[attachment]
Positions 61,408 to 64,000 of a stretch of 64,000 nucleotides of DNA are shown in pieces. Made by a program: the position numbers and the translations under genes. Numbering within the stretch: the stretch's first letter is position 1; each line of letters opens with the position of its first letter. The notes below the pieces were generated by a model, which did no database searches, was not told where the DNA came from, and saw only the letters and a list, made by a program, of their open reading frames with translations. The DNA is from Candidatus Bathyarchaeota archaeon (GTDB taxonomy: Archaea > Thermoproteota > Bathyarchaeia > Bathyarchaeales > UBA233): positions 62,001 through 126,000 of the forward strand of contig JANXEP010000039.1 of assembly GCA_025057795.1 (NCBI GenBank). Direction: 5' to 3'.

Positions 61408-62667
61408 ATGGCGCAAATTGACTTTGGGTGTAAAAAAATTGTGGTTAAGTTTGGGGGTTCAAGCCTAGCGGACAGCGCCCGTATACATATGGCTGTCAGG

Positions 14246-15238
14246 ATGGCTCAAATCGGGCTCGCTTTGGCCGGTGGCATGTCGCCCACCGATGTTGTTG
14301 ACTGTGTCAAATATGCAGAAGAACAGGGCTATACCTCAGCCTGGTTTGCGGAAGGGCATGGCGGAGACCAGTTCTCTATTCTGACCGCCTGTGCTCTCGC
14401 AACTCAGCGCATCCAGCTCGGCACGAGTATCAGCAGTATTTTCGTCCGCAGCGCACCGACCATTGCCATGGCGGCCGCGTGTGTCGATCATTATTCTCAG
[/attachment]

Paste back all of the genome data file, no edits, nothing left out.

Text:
Positions 61,408 to 64,000 of a stretch of 64,000 nucleotides of DNA are shown in pieces. Made by a program: the position numbers and the translations under genes. Numbering within the stretch: the stretch's first letter is position 1; each line of letters opens with the position of its first letter. The notes below the pieces were generated by a model, which did no database searches, was not told where the DNA came from, and saw only the letters and a list, made by a program, of their open reading frames with translations. The DNA is from Candidatus Bathyarchaeota archaeon (GTDB taxonomy: Archaea > Thermoproteota > Bathyarchaeia > Bathyarchaeales > UBA233): positions 62,001 through 126,000 of the forward strand of contig JANXEP010000039.1 of assembly GCA_025057795.1 (NCBI GenBank). Direction: 5' to 3'.

Positions 61408-62667
61408 ATGGCGCAAATTGACTTTGGGTGTAAAAAAATTGTGGTTAAGTTTGGGGGTTCAAGCCTAGCGGACAGCGCCCGTATACATATGGCTGTCAGG

Positions 14246-15238
14246 ATGGCTCAAATCGGGCTCGCTTTGGCCGGTGGCATGTCGCCCACCGATGTTGTTG
14301 ACTGTGTCAAATATGCAGAAGAACAGGGCTATACCTCAGCCTGGTTTGCGGAAGGGCATGGCGGAGACCAGTTCTCTATTCTGACCGCCTGTGCTCTCGC
14401 AACTCAGCGCATCCAGCTCGGCACGAGTATCAGCAGTATTTTCGTCCGCAGCGCACCGACCATTGCCATGGCGGCCGCGTGTGTCGATCATTATTCTCAG